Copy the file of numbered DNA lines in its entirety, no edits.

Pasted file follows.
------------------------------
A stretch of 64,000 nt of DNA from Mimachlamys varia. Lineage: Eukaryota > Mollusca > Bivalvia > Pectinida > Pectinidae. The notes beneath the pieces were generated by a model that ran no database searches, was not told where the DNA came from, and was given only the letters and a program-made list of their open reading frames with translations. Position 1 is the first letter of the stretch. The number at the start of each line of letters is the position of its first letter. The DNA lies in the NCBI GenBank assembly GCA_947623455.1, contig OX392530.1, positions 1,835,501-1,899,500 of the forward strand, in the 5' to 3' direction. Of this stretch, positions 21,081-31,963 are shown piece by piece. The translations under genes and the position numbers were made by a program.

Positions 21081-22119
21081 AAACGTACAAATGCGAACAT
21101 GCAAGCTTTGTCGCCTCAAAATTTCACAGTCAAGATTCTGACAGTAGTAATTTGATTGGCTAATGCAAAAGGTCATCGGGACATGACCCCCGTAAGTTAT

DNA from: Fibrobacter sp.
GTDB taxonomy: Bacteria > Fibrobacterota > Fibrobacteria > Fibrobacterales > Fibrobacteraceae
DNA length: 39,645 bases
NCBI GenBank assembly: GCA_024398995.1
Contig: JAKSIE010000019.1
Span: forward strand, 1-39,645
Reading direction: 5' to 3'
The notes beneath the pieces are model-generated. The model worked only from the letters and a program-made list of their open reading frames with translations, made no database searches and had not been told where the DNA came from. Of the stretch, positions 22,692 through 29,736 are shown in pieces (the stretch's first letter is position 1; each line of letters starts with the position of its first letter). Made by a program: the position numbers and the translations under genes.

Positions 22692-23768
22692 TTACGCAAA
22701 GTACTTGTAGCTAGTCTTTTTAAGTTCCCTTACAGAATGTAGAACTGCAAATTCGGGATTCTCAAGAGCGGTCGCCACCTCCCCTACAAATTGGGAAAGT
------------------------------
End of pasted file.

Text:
A stretch of 64,000 nt of DNA from Mimachlamys varia. Lineage: Eukaryota > Mollusca > Bivalvia > Pectinida > Pectinidae. The notes beneath the pieces were generated by a model that ran no database searches, was not told where the DNA came from, and was given only the letters and a program-made list of their open reading frames with translations. Position 1 is the first letter of the stretch. The number at the start of each line of letters is the position of its first letter. The DNA lies in the NCBI GenBank assembly GCA_947623455.1, contig OX392530.1, positions 1,835,501-1,899,500 of the forward strand, in the 5' to 3' direction. Of this stretch, positions 21,081-31,963 are shown piece by piece. The translations under genes and the position numbers were made by a program.

Positions 21081-22119
21081 AAACGTACAAATGCGAACAT
21101 GCAAGCTTTGTCGCCTCAAAATTTCACAGTCAAGATTCTGACAGTAGTAATTTGATTGGCTAATGCAAAAGGTCATCGGGACATGACCCCCGTAAGTTAT

DNA from: Fibrobacter sp.
GTDB taxonomy: Bacteria > Fibrobacterota > Fibrobacteria > Fibrobacterales > Fibrobacteraceae
DNA length: 39,645 bases
NCBI GenBank assembly: GCA_024398995.1
Contig: JAKSIE010000019.1
Span: forward strand, 1-39,645
Reading direction: 5' to 3'
The notes beneath the pieces are model-generated. The model worked only from the letters and a program-made list of their open reading frames with translations, made no database searches and had not been told where the DNA came from. Of the stretch, positions 22,692 through 29,736 are shown in pieces (the stretch's first letter is position 1; each line of letters starts with the position of its first letter). Made by a program: the position numbers and the translations under genes.

Positions 22692-23768
22692 TTACGCAAA
22701 GTACTTGTAGCTAGTCTTTTTAAGTTCCCTTACAGAATGTAGAACTGCAAATTCGGGATTCTCAAGAGCGGTCGCCACCTCCCCTACAAATTGGGAAAGT